Ashley is a content writer and brand developer. After graduating with a degree in print-journalism, Ashley’s storytelling skills took her from the bizarre world of on-camera acting to the practice courts of NBA basketball players to the virtual meetings of inbound marketers. Today she specializes in building memorable brand voices online, with a focus on the travel & tourism, e-commerce and tech industries.
Hey, get some Viagra today!
Have you ever come across a similar subject line in your Inbox? We have, and it's not fun. It's actually a downright nuisance.
Obviously, the above is an extreme example, but the reality is, no one likes receiving emails that feel like people are shouting, "Buy now!"
Which is why taking the time to write a compelling subject line is a must. Think about how many hours your team spends ideating, creating, and formatting quality content. Without the right subject line, all of that effort is for naught. But what's a business owner to do, besides writing "Read me... Please?"
Think of yourself as a news editor: It's your job to craft compelling headlines for articles. Sometimes you may choose to invoke curiosity. Sometimes you may want to entertain. And other times you may decide to let the facts speak for themselves—both are appropriate strategies for writing email subject lines.
In this article, we'll share some of our favorite templates for writing click-worthy subject lines for both campaign and follow-up emails. As you read through, think about how you might personalize these ideas for your own business.
How to Write Effective Email Subject Lines
1. Hey <name>, I've been thinking...
OK, anytime you end a sentence with ellipses, it invokes curiosity. This seems to be because the brain is hardwired to seek completion. Whatever the case, it leads the reader to think, "What? What have you been thinking?" This is a great technique for sharing a new idea, announcing a project, or starting a discussion around a relevant topic.
2. 20 percent of ____ are getting results with ____
Here you're simultaneously sharing a fact, emphasizing a benefit, and providing a mini case-study. If you've got some fascinating data buried within your email content, pull that baby out and lead with it.
3. I've decided something.
Short, simple, and curiosity-invoking. This subject line is great for when you have an important announcement to share or are going to be discussing something that "goes against the grain" of commonly held assumptions.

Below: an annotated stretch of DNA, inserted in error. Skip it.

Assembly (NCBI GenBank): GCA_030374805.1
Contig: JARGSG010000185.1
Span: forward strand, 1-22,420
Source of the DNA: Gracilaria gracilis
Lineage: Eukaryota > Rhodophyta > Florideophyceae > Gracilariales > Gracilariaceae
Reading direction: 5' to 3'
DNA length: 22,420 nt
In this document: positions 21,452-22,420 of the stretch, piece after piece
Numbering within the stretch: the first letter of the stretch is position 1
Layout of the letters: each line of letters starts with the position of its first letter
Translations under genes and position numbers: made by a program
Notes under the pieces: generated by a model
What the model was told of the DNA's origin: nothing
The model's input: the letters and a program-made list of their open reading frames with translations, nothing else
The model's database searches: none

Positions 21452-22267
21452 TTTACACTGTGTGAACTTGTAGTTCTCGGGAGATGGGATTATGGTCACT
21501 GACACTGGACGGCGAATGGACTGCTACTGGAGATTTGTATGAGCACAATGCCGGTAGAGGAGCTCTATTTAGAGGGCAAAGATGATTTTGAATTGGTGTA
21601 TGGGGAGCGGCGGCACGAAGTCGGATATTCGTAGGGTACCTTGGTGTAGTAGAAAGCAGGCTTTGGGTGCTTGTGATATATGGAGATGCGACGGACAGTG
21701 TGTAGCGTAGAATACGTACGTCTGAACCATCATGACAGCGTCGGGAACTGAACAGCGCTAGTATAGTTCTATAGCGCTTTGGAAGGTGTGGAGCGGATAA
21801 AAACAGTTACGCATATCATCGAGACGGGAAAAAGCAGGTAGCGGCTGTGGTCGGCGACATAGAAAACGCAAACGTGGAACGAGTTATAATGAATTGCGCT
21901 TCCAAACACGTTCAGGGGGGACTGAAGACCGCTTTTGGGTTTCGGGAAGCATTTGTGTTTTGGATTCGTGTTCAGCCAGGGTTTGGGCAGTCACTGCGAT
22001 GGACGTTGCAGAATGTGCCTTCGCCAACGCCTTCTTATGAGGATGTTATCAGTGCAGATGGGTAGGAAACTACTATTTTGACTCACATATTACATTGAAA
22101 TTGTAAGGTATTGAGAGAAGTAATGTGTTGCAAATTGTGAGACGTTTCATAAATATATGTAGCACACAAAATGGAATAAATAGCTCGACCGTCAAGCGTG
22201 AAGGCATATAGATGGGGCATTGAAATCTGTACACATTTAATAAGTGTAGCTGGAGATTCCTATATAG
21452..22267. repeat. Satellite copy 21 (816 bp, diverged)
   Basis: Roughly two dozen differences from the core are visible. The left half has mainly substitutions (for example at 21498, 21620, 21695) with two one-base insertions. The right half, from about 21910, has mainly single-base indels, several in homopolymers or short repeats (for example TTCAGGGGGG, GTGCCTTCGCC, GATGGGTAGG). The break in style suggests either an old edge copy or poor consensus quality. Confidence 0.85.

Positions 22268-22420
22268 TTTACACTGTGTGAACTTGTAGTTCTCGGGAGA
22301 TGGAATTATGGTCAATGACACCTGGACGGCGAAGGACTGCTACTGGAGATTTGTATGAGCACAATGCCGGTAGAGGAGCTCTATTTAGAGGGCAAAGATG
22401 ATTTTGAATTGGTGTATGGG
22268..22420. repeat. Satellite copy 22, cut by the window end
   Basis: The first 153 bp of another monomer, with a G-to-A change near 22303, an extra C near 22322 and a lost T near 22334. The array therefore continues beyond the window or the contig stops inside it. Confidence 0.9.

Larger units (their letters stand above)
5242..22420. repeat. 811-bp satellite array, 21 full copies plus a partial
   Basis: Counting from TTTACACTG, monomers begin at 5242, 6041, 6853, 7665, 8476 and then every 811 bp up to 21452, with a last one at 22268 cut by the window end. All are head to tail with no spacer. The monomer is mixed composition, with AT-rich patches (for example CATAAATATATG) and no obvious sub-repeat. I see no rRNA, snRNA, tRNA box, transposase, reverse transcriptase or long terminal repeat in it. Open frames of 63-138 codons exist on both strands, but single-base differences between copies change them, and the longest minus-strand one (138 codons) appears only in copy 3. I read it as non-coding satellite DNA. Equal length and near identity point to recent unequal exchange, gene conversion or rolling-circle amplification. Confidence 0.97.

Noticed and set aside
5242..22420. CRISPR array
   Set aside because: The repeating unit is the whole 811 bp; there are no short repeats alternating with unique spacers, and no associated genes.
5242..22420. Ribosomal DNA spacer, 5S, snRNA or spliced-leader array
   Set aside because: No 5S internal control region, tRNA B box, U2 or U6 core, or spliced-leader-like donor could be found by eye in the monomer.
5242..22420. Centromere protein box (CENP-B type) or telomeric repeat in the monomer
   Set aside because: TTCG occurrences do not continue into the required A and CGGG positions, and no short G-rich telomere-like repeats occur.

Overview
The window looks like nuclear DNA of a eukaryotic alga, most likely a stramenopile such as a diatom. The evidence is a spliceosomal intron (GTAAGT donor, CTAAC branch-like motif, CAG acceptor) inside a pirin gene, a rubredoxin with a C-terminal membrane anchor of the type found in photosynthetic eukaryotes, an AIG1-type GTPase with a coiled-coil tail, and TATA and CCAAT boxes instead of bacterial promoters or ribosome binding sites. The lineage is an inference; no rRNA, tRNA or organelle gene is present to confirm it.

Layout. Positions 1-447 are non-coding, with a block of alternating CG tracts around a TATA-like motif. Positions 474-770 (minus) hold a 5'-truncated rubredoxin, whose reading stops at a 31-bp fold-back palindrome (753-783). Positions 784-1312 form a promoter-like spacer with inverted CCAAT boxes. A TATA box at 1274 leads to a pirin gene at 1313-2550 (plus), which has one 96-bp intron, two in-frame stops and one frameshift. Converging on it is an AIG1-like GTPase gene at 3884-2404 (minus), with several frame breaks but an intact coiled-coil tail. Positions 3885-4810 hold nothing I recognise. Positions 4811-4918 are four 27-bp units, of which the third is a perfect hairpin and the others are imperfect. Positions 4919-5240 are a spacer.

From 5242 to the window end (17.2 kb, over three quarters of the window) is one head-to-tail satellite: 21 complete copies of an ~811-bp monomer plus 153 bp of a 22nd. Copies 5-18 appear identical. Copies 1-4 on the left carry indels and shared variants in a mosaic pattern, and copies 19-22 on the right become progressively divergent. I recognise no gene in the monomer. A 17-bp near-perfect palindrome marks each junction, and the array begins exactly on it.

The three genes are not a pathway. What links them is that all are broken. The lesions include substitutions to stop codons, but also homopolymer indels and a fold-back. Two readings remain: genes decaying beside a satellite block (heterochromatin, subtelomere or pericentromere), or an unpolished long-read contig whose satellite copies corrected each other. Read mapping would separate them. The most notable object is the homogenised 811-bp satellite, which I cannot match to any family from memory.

4. What do you think about ____?
Have you noticed most people LOVE to share their opinions (about everything)? Asking a question is a simple way to let prospects know you care what they think.
5. i'm writing in all lowercase letters.
Since most people use capitalization in their subject lines, writing without it is an easy way to differentiate. The only way to know for sure it works? Do some A/B testing with the same subject line and measure performance.
6. 7 Ways to Increase Your Site Traffic Now
People like lists. We're not sure exactly why, but they do. Just be sure to use this one sparingly. Overuse can feel a bit on the spammy side.
7. A [result] for [company name]
Here's a fun one: Pair a specific result you've helped a past client achieve with the name of the prospect. Then, begin your email by stating this is a benefit you achieved for company x and that you would like to help your prospect achieve the same. For example:
Subject: An ROI of $20,000 for Cisco Inc.
Body Intro: OK, we haven't gotten you there yet. But that's exactly the return company x saw after working with us for only 3 months.
8. Can I help you?
What better way to let prospects know there's a real person on the other end of those emails than to directly ask if they need help. As more and more companies use autoresponder campaigns, recipients are becoming less sure they will actually get a real response if they hit reply.
9. Wow. Did you see this?